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  • Eat or Be Eaten:Ernest Gébler's Self-Fashioning as Jewish Monster in Shall I Eat You Now?
  • Michelle Woods (bio)

Trilobite, Dinosaur, Man and Fish Fingers, is the whole of Evolution.

Ernest Gébler, Hoffman

Salerio: Why, I am sure, if he forfeit, thou wilt not take his flesh. What's that good for?

Shylock: To bait fish withal. If it will feed nothing else, it will feed my revenge.

William Shakespeare, The Merchant of Venice

Ernest Gébler's 1968 novel, Shall I Eat You Now?, published as Hoffman in the United States in 1969, is, on the face of it, a misogynistic revenge fantasy. Written shortly after Gébler's divorce from the Irish novelist Edna O'Brien, and just as her career was taking off with The County Girls trilogy, Gébler's novel tells the story of a rejected middle-aged man, Benjamin Hoffman, who blackmails a young woman by the name of Janet into a week of sex with him as partial revenge for his wife's desertion. The wife, Maureen Dingle Murphy, is a crude caricature of O'Brien, and is portrayed as a woman who leaves Hoffman for gin, psychoanalysis, feminism and fame. The novel was originally an Emmy award-winning 1968 screenplay, Call Me Daddy, and was successful enough to have been adapted as a film (1970's Hoffman) starring Peter Sellers and Sinead Cusack, but is long out of print and forgotten. In this article, I want to revisit Shall I Eat You Now? and its film adaptation, Hoffman, because it is a rare narrative engagement by an Irish writer who "may or may not have been" Jewish1 with Jewishness and, I argue, the protagonist's monstrosity is a deliberate attempt to explore and subvert anti-Semitic stereotyping through an excessive representation of "anti-Semitic iconography,"2 namely those monsters associated with Jewishness: Shylock, Dracula, Bluebeard and E.T.A. Hofmann's Coppelius.3

Ernest Gébler appears as something of a monster himself in his son's memoir of their relationship, Father and I; he is portrayed as a bitter, disillusioned writer who took out his anger on his wife and two sons, a man who was in his [End Page 77] son's words "a phony."4 Carlo Gébler argues his father was a "phony" in terms of writing, but he was also a "phony" in terms of identity; the son of a Czech immigrant to Ireland and an Irish mother, Gébler spent some of his childhood working in England and did not seem at home in a concrete Irish identity. His son was unable to discover whether his grandfather's family was actually Jewish, but it is likely that his Central European grandfather, Adolf Gébler, immigrating to Ireland in 1910 after a small spike in East European Jewish immigration to Ireland, would have been regarded as Jewish.5 Certainly, Ernest Gébler was seen by O'Brien's community as a "libertine infidel" and "heinous pagan,"6 and was fictionalized by O'Brien in her Country Girls trilogy as a foreigner, whom the Irish suppose, in negative and racist terms, to be a Jew.7 Whether or not Gébler was Jewish, it seems he was perceived to be so, and in Shall I Eat You Now? he presents a protagonist, Benjamin Hoffman, with a similarly unarticulated cultural background who is never explicitly identified as Jewish, but who, implicitly, is seen as Jewish by the young woman, Janet. At work, in the novel, is an exploration of the monstering of Hoffman, by himself and by Janet, pointing to a novelistic representation of the internalization and externalization of anti-Semitic discourse.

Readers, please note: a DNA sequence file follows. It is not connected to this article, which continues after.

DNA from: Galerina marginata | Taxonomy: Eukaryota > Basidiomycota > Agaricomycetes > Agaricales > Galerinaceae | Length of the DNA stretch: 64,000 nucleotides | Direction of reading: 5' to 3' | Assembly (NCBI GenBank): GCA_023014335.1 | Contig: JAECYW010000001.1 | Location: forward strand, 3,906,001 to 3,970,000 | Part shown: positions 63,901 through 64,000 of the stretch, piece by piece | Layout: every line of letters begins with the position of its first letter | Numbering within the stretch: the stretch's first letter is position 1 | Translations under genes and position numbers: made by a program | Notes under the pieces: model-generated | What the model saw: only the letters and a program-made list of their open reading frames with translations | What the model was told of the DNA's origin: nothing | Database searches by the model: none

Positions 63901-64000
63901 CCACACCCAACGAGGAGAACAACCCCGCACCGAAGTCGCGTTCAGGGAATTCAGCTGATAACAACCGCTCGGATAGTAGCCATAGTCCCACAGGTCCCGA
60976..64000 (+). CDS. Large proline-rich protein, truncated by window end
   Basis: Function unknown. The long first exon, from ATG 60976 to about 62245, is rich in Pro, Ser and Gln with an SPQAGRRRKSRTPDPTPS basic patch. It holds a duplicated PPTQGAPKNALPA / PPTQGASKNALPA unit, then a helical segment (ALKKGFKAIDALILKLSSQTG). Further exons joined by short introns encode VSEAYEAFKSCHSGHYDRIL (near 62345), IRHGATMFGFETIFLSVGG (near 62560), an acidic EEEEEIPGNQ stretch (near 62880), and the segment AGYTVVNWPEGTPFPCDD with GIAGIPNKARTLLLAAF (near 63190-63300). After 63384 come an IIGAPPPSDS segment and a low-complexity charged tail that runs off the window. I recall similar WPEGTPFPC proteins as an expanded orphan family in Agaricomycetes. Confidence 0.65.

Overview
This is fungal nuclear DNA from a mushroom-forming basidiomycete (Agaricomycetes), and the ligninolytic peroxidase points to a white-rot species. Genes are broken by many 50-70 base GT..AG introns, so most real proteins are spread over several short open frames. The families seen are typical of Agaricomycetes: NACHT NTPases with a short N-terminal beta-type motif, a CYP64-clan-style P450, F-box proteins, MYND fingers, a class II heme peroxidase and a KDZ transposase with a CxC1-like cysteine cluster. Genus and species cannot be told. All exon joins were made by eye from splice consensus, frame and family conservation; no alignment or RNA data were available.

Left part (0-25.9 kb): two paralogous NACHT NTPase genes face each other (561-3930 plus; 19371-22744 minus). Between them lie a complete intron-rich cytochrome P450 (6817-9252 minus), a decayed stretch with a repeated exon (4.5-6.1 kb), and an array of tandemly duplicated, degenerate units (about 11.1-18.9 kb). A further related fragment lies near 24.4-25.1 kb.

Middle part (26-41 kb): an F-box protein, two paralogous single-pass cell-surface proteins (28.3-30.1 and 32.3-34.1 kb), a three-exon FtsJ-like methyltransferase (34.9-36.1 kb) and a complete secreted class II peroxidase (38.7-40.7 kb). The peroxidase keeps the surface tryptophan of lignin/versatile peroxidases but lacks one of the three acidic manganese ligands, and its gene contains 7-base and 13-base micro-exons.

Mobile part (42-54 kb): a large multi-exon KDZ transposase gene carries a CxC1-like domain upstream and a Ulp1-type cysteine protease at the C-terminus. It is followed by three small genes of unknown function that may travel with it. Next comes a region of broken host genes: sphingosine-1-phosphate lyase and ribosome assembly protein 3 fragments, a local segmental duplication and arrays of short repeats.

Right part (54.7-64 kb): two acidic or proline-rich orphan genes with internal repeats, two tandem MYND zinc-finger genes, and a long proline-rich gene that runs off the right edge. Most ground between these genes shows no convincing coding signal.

Hoffman's stated aim in the novel is to "eat" Janet, a cannibalistic trope through the novel that is intimately connected with his apparent desire to rape her, but also with a desire to ingest her youth and her English blood. Hoffman's transgressive articulation of his sexual needs and his new-found power through his blackmail of the young Janet plays into age-old anti-Semitic fears of cannibalism, child-eating, incest and ritual murder, acts associated with Jews since the...

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Additional Information

ISSN
1946-2522
Print ISSN
1939-7941
Pages
pp. 77-92
Launched on MUSE
2010-11-26
Open Access
No
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